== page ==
So Al Gore, who invented the internet, says the earth is warming quickly and we’re on the cusp of passing the point of ecological no return and dying a horrible, hot, death.

Enter stage left: Christopher Monckton, who “…advised Margaret Thatcher, FRS, on scientific scams and scares”, lays out how the U.N. has possibly cooked the books regarding the warming trend so many are alarmed about.  Specifically, “…the UN had minimised the sun’s role in changing past and present climate, persisted in proven errors and used unsound data, questionable graphs and meretricious maths to exaggerate future warming threefold.”  Wow.  Not holding much back, is he?  [Note to self: I’ve got to add meretricious maths to the next performance report I write.]

Not content with that, he then lambastes the proposed solution of spending 1% of the world’s GDP in order to “avert disaster”.  The likely outcome?  “They are also coy about what value our $500 billion a year would buy us. They say that if the world stabilises atmospheric CO2 at about 485 parts per million we’ll have spent 1 per cent of GDP to get – er – a 1.1 per cent fall in consumption.”

Not being an environmental scientist, I can’t really say whether global warming is something to be worried about or not.  I’m convinced it’s real, but I’m not convinced it’s as bad as people think.  Call me a skeptic, but until the models can predict the temperature 5 and 10 years down the road (hasn’t been done yet), then it’ll be more likely I buy into the global warming panic.

I’m all for environmentally friendly buildings, power, cars, and more.  However, I’m for those things because the Mrs. has introduced the concept of ‘frugality’ into my life and I’ve taken a liking to it.  If I can save some money by changing the light-bulbs to LEDs and having an energy efficient house, then maybe she’ll reward my efforts by funding one of these.  Plus, I’m a big fan if independence.  So, being independent of middle-eastern oil is good and being independent of aging U.S. power distribution systems is better.  Go green!

I’m down south for a while (the lower-48 for those not familiar with the Alaskan terminology) and find I have more time than usual for reading.  Right now I’m in the middle of Fermat’s Enigma by Simon Singh.  It’s the story of a several hundred year-old theorem that resisted proof by the greatest mathematical minds during that time and has only recently been solved.

I was amused by Pascal’s view of religion,

 Pascal was even convinced that he could use his theories to justify a belief in God.  He stated that “the excitement that a gambler feels when making a bet is equal to the amount he might win multiplied by the probability of winning it.”  He then argued that the possible prize of eternal happiness has an infinite valaue and that the probability of entering heaven be leading a virtuous life, no matter how small, is certainly finite.  Therefore, according to Pascal’s definition, religion was a game of infinite excitement and one worth playing, because multiplying an infinite prize by a finite probability results in infinity.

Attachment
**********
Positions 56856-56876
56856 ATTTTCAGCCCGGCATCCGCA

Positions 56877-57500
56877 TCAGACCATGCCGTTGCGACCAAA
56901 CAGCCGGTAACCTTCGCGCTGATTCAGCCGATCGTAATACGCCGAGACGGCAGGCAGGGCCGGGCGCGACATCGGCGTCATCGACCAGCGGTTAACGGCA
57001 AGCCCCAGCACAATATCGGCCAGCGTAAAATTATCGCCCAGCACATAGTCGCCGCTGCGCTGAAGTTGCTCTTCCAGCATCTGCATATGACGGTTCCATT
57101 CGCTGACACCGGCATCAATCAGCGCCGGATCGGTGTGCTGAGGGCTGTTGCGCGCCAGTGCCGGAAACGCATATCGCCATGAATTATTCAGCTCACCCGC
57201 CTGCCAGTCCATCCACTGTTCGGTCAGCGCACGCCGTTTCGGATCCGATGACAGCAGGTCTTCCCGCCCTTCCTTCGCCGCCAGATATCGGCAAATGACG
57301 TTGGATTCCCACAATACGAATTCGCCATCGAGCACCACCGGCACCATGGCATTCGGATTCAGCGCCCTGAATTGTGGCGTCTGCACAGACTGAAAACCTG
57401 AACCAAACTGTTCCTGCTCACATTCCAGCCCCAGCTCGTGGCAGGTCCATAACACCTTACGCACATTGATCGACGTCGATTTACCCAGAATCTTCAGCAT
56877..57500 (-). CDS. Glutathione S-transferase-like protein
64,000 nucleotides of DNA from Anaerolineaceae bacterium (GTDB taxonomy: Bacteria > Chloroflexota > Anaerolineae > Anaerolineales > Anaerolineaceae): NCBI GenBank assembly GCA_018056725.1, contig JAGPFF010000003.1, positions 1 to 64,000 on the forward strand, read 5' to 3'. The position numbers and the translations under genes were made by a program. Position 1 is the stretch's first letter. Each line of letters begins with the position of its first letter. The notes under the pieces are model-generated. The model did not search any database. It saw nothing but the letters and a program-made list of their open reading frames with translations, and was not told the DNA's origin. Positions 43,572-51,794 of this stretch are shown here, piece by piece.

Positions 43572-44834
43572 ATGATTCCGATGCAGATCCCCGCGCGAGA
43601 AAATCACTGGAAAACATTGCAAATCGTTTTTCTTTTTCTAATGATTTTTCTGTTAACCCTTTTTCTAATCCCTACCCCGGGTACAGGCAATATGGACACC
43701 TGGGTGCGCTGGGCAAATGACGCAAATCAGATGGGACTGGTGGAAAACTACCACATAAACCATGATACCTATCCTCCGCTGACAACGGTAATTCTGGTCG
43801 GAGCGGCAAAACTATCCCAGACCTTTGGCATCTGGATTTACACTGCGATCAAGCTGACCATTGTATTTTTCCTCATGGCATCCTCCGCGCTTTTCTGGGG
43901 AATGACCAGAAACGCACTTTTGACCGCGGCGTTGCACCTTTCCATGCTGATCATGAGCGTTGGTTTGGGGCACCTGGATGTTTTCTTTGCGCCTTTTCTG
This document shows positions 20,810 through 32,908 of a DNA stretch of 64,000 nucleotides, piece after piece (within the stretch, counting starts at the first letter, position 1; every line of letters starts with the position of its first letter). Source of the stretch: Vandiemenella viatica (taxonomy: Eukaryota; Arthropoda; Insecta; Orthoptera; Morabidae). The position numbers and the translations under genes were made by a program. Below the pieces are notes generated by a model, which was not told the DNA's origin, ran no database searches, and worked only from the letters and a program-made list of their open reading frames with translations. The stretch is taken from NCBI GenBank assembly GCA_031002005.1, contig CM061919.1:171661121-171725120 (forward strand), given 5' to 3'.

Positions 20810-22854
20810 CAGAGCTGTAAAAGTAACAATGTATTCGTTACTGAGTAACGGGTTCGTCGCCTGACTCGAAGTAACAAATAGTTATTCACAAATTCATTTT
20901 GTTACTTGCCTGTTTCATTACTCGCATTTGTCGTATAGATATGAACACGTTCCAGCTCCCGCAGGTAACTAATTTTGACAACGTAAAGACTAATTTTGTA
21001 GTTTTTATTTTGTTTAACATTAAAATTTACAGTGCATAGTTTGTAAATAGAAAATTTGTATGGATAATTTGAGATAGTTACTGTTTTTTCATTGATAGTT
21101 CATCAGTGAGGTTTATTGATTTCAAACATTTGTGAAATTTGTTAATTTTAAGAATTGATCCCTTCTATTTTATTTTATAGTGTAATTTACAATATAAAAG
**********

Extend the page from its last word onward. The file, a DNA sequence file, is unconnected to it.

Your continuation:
There are many paths to faith.

That said, I recommend the book.  I’ve been a fan of Singh since discovering The Code Book several years ago.

Talk about applied math!  Here’s a little trick that can open all 5-key keyless vehicles in 3129 key strokes (usually less).  Neat stuff…if you don’t own a vehicle with keyless entry.  One more reason to love my mid-90’s Jeep, if only I could stop the driver’s side door from rusting off…

The easy way for car-makers to make this a non-issue is to require an action (another key press like ‘Enter’ or attempting to open the door) in order for the combination to be accepted and simultaneously reset the keys.  That would significantly increase the time it takes to run through all the combinations and defeat the economies the system gains with each sequence building one number at a time from the previous sequence.

(H/T Bruce Schneier)

Love is like pi – natural, irrational, and very important.

– Lisa Hoffman

One of my favorite brain teasers is asking someone to describe a shape with an infinite circumference but finite area. The answer is a fractal (an object or quantity that displays self-similarity) called the Kock Snowflake.

It is built by starting with an equilateral triangle, removing the inner third of each side, building another equilateral triangle at the location where the side was removed, and then repeating the process indefinitely. The area converges to eight-fifths of the original triangle while the circumference grows infinitely. The figure below shows the first three iterations.

Koch Snowflake

Source: Weisstein, Eric W. “Koch Snowflake.” From MathWorld–A Wolfram Web Resource.

So for those who were curious, the by-line at the top of the blog is the beginning description of a Markov sequence or Markov chain. It’s a sequence of random variables X1, X2, X3, … with the property that, given the present state, the future and past states are independent. While that may not sound very interesting, the Wikipedia entry notes that Markov chains are used in Google’s PageRank, speech recognition, generating random numbers, and in Bayesian inference. The last one is the email tie-in because of its use in sorting out bulk spam emails from the emails you want to get.